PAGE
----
« Reply #8 on: March 18, 2012, 03:13:21 PM »
I would give it some extra air but the others looks very nice.

Offline Brandnetel

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Re: first white mold cheese attempt
« Reply #9 on: March 25, 2012, 12:12:42 AM »





Updates. After 10 days in the cave, mold development is looking pretty good and consistent. Dropped the temp to 45 degrees, I think I will try one of the small ones in two weeks maybe?
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Offline Brandnetel

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Re: first white mold cheese attempt
« Reply #10 on: March 31, 2012, 10:23:43 AM »



So, here's another update. Cheeses are now 20 days total in the cave, 10 days of cold aging after reducing temperature. For this last period, things have been pretty stable at 45 degrees and 75-77 pct RH. Two days or so I filled another tray with water in my min-fridge and the RH has obligingly increased to 80 pct. Seriously, just about every available surface is covered with water now, and that's as high as it has gone. Ironically the drip tray for the freezer section at the top keeps collecting moisture and if I am not vigilant rains small drops on the top cheeses from time to time. These can generally be wiped off with no apparent ill effects but it does seem bizarre to me!

The cheeses look very nice and the white rind is consistent and basically stopped growing when I reduced the temp. The little 'wound' I noted above has about half grown over with a very thin coat of mold after near-daily rubbing, but about half the curd is still exposed. However, they are still quite firm, with the possible exception of only a couple of very small areas on the larger ones which I think are starting to show a little bit of 'give' when pressed.

As some of you will recall, in the past I have had great problems retaining the desired amount of moisture and with the low RH I feel the same way now. My fear is that I will open one of these up and find a pasty dry-ish brick of stuff inside, as opposed to the slightly runny, elastic interior desired. If they felt soft at all I would be very tempted to try a small one now, but I am conflicted between feeling like they need another 1-2 weeks to mature and that if I wait too long they will be disappointingly dry. Hm.
« Last Edit: March 31, 2012, 10:30:53 AM by Brandnetel »
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Offline DeejayDebi

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Re: first white mold cheese attempt
« Reply #11 on: March 31, 2012, 04:37:23 PM »
They are looking very nice now.

Offline beechercreature

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Re: first white mold cheese attempt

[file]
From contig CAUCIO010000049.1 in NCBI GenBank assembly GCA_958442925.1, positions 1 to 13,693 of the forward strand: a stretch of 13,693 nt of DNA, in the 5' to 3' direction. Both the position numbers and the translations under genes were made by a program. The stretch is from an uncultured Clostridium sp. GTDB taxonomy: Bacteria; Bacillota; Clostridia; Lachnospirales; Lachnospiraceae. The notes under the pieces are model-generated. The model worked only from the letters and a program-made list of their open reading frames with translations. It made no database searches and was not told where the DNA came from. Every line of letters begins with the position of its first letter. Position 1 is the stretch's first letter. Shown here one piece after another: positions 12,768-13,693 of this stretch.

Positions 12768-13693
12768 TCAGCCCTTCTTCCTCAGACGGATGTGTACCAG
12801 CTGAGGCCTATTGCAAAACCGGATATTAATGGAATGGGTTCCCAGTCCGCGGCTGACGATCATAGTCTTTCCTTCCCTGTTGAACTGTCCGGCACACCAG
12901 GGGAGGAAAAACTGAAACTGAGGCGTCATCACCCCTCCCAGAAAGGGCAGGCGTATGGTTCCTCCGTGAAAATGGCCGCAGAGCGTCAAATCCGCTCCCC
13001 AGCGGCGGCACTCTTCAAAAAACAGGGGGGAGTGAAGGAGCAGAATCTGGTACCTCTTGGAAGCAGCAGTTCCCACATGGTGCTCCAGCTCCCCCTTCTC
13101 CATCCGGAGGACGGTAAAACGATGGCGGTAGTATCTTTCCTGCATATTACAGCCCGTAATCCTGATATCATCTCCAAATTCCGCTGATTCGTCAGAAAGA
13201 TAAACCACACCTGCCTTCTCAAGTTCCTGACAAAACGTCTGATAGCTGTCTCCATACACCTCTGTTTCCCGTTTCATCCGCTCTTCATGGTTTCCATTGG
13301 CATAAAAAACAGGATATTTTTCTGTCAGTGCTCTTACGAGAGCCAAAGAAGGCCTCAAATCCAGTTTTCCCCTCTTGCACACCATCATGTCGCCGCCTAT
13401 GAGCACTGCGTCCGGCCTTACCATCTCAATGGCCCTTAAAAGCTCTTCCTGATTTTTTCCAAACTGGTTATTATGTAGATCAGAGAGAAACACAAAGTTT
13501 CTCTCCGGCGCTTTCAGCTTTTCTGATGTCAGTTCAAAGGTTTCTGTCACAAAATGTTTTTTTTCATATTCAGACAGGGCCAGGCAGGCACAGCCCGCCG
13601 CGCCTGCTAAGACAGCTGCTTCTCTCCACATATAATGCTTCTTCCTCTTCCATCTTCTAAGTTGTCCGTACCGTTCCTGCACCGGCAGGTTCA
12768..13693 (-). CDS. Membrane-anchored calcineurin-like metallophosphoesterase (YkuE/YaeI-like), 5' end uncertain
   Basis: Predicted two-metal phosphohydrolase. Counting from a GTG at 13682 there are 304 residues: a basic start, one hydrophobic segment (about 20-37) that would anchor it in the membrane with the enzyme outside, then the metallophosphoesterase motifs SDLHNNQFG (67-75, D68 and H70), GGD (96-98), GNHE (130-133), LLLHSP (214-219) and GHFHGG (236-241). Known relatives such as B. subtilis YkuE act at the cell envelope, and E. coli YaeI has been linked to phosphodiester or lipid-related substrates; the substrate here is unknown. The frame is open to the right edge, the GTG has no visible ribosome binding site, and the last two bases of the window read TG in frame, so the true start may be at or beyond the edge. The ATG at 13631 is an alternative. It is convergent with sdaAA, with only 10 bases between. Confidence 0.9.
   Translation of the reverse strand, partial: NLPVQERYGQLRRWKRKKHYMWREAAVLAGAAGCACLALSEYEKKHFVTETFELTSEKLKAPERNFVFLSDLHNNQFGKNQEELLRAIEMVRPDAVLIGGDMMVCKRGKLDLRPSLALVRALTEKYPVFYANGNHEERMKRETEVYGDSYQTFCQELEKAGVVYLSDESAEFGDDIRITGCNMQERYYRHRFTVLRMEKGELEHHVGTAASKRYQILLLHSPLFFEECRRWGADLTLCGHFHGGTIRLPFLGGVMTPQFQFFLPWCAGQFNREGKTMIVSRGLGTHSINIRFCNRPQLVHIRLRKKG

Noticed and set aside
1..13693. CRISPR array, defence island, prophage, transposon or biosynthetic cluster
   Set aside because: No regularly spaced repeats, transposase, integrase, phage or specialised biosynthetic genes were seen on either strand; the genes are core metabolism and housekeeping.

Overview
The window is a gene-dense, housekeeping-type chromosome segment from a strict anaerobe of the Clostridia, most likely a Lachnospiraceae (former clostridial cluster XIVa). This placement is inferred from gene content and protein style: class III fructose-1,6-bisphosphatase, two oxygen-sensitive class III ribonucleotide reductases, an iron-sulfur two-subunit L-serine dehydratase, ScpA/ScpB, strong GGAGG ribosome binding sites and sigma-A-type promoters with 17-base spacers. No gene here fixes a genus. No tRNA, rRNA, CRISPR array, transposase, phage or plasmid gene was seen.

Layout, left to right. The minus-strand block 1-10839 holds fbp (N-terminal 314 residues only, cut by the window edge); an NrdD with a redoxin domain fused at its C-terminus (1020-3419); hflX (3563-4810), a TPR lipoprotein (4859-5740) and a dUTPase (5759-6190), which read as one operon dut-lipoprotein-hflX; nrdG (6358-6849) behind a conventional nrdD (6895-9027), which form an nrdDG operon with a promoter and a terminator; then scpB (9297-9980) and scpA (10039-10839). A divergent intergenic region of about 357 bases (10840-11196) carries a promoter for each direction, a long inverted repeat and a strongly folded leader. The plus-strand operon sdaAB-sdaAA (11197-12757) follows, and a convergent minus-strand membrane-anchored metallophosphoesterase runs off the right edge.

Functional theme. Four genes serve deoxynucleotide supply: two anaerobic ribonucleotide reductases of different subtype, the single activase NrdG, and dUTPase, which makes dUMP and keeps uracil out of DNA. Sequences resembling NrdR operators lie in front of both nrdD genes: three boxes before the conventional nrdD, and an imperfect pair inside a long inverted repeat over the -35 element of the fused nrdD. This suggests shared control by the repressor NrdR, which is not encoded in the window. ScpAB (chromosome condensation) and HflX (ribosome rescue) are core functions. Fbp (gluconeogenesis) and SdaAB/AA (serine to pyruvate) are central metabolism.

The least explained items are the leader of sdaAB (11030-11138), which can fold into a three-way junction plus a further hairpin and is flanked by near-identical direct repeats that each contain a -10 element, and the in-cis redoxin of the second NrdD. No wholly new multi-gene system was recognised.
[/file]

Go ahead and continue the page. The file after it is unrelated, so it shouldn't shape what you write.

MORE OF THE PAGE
« Reply #12 on: April 02, 2012, 10:11:03 AM »
thanks for all the picture updates. i think cam's just got bumped up on my cheesemaking queque. ;)

Offline Brandnetel

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Re: first white mold cheese attempt
« Reply #13 on: April 03, 2012, 12:15:27 AM »
Appreciate the feedback, folks. On wednesday of this week (04/04), these will be 23 days total in the cave (10 at higher temps, then 13 at 45 or so). I think we will try one of the smallest ones then, just out of curiosity and to establish a baseline for future judgments. I will be happy so long as they are somewhat edible and sorta-brie-ish, but we shall see! Will take more pics then.
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Offline Brandnetel

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Re: first white mold cheese attempt
« Reply #14 on: April 07, 2012, 04:06:21 PM »
4/5/12 White mold cheese tasting.

Firm but pliable paste, pale cream / margarine color with a dark dryish edge all around and a thin but consistent white find fully covering the outside. Thick silky/oily texture, lingering bitter aftertaste upon the first bite taken with rind. Without rind, the texture of the paste predominates over the very mild flavor. It is slick and almost sticks to the palate, dissolving only under tongue pressure. The taste itself is fairly neutral with a faint butteriness and only a hint or echo of the bitterness, I think.

Unfortunately some of the cheese became unidentified in the make so I am not certain which batch this one belongs to, but I tend to think it is the part-goat batch. There is a nicer creaminess that emerges as it warms, and the bitterness has an interesting peppery edge but is still way too strong in the rind. We tasted the very smallest one first so there is quite a lot of rind relative to the maybe half inch thickness. This is now 24 days old and I am surprised it has not gotten softer.